3312 Criminal Justice Administration (3-0). This course surveys the managerial and organizational philosophies and principles available to criminal justice administrators. It explores the strengths and weaknesses of various practices used to organize and manage personnel, define operational procedures, and determine essential functions within policing, judicial, and corrections agencies. (Credit may not be earned for this course and Border Security 3312.)
3320 History of Terrorism (3-0). Students examine the phenomena of terrorism, counterterrorism, and the associated violence from a historical perspective with a focus on terrorism impacting America. Students describe the social context of terrorism as it relates to the actions of various terrorist groups, how terrorism appears to be a war fought on a different level by a set of different rules, and the emergence of leaderless terrorism (a loose network of groups with common goals apparently acting in isolation towards similar ends). Students conclude the course with discussions on fighting terrorism in the United States, including the potential problems of loss of civil liberties and other obstacles to counterterrorism. (Credit may not be earned for this course and Border Security 3320.)
3340 Legal Issues in International Relations (3-0). Students receive an in-depth overview of laws, policy, strategy, organization, and plans for dealing with various natural, accidental and premeditated threats to homeland security. Students review the respective and relative roles and responsibilities of government agencies, non-government organizations, and individual citizens for U.S. national security. Students discuss various policy and strategy issues, including balancing security and civil liberties and information sharing and protection and the USA PATRIOT Act. (Credit may not be earned for this course and Border Security 3340.)
4071 Internship in Criminal Justice (1-6 SCH). A participant-observation course designed to familiarize students with the application of knowledge gained in course work and with operations and issues in the areas of local law enforcement or criminal justice agencies. Students must be officially pursuing the criminal justice degree and have senior standing. Instructor approval is required.
4091 Independent Research: 1 to 6. A specialized course that may be directed reading or research for superior students majoring in Criminal Justice. Department approval required.
4310 Community Corrections (3-0). Focuses on the analysis and evaluation of programs and processes in community settings such as diversion, probation, parole, and other community-reintegration procedures. Programs are discussed in terms of definition, history, purpose, possibilities, administration and process, problems, cost, and effectiveness.
4321 Trends in Terrorism and Counterterrorism (3-0). This is a seminar course in which students examine new and growing threats including: narco-terrorism, environmental terrorism, terrorist recruitment methods, genomic terrorism, and threats to critical infrastructure. Students progress from analysis of past terrorism to present, and future responses by national and international counterterrorism. Students consider historical defenses as well as new concepts and innovations for the prevention and mitigation of terrorist attacks. (Credit may not be earned for this course and Border Security 4321.)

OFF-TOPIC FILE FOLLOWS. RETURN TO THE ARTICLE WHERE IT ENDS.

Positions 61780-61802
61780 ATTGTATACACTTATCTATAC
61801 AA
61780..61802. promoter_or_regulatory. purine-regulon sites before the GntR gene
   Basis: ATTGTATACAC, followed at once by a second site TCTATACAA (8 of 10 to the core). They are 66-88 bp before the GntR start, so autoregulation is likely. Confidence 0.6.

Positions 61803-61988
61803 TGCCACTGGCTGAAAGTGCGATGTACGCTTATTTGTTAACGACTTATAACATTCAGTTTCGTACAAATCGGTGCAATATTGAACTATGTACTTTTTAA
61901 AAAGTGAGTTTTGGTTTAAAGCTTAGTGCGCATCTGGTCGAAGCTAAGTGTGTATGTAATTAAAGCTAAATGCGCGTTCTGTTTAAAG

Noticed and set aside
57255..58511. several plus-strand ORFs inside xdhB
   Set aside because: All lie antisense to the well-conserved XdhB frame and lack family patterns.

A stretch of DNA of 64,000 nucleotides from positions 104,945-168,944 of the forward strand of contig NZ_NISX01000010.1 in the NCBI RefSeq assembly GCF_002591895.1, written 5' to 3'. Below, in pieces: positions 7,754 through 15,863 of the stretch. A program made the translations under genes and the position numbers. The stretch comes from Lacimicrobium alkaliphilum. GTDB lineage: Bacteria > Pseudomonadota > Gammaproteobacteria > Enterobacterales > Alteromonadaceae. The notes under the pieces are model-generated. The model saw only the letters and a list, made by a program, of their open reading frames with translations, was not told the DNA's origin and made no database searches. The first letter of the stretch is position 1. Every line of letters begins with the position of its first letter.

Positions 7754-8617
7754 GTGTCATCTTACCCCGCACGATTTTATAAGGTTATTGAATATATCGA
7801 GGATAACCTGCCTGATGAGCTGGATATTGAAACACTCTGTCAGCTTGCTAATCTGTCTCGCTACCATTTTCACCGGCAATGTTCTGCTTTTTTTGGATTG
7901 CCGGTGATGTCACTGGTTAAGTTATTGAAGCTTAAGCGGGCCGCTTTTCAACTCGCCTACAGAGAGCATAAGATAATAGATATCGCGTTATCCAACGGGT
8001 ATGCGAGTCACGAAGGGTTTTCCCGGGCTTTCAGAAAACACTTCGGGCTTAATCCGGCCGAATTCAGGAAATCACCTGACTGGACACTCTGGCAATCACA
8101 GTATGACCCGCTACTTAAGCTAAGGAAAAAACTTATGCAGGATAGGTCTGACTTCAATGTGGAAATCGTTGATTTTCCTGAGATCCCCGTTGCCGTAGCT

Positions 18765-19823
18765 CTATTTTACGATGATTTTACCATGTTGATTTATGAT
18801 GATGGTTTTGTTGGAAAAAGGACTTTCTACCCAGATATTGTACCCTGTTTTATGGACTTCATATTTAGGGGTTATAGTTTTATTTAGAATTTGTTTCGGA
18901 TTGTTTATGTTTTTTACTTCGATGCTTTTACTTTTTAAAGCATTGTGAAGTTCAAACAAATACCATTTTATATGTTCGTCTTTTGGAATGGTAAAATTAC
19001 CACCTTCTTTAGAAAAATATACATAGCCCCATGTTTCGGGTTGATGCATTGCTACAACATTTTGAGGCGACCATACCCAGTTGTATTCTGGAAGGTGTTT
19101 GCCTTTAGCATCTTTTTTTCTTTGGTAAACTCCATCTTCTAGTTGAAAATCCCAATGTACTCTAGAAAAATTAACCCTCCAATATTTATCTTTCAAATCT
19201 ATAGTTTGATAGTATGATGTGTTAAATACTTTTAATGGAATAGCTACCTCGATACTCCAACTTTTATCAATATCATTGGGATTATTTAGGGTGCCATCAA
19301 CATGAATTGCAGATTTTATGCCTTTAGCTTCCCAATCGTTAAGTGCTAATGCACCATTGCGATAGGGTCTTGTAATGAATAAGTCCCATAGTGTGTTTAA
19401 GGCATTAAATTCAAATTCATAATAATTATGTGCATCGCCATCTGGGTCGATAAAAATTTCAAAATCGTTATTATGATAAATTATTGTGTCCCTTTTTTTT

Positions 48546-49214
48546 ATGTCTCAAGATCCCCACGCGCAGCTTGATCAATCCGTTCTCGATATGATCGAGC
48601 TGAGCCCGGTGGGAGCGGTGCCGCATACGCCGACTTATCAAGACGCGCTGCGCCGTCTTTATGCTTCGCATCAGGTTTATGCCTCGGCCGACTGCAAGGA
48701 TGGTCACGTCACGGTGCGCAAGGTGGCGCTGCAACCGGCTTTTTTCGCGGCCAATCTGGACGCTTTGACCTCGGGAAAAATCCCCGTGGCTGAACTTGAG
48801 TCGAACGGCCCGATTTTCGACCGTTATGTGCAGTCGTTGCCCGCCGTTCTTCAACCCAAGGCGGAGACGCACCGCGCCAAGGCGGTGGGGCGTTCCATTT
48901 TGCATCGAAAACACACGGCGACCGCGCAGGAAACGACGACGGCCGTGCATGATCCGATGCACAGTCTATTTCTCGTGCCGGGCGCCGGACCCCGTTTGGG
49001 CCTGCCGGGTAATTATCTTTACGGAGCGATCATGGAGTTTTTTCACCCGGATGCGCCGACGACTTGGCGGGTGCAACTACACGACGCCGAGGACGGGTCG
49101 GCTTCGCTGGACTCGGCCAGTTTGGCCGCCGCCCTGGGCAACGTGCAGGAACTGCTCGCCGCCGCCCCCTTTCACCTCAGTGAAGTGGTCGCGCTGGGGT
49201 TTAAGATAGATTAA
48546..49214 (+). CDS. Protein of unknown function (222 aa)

4330 Seminar on Correctional Problems (3-0). Examination of the most important obstacles faced by corrections in America. Emphasis on professional shortcomings, system deficiencies, and public inadequacies.
4341 International Police Development (3-0). In this course, the student studies the historical development of police in countries outside of the U.S. Particularly, the emphasis will be on police development instituted by occupying and/or intervention forces assigned to a country for the purposes of establishing post conflict peacekeeping and stability operations. Analysis of ongoing efforts to introduce Americanized concepts of effective policing in foreign countries concludes this study. (Credit may not earned for this course and Border Security 4341.)
4345 Federal Immigration Law (3-0). In this seminar course, the student is introduced to Federal Laws dealing with Border Security issues, in particular, U.S.C. Title 8, Title 18, Title 19, Title 21, and Title 31. Overviews of the laws, coupled with discussion of their implementation by the federal courts, are interactively discussed by the students and professor. (Credit may not be earned for this course and Border Security 4345.)
4350 Seminar on Police Problems (3-0). An examination of the most important obstacles encountered by American law enforcement with emphasis upon professional shortcomings. Relies heavily upon guided independent student problem identification, research, analysis, and the formulation of recommendations. Requires completion of the law enforcement transfer curriculum and senior standing.
4354 Professionalism and Ethics in Criminal Justice Agencies (3-0). The study of theories and practices in areas of legality, morality, values, and ethics as they pertain to criminal justice. Included will be such topics as police corruption, brutality, and methods of dealing with such practices, as well as the concept of profession and professional conduct. This course is for Border Security or Criminal Justice majors and minors only. (Credit may not be earned for this course and Border Security 4354.) Prerequisite: Senior standing.
4360 Police Personnel Management (3-0). An examination of the present dimensions and future trends of police personnel management with special emphasis on employee development programs, performance appraisal, discipline, and labor relations, including collective bargaining and police unions.
4381 Special Topics (3-0). A course dealing with selected topics in the criminal justice field. (May be repeated once for credit when topic varies.) Prerequisite: Junior standing.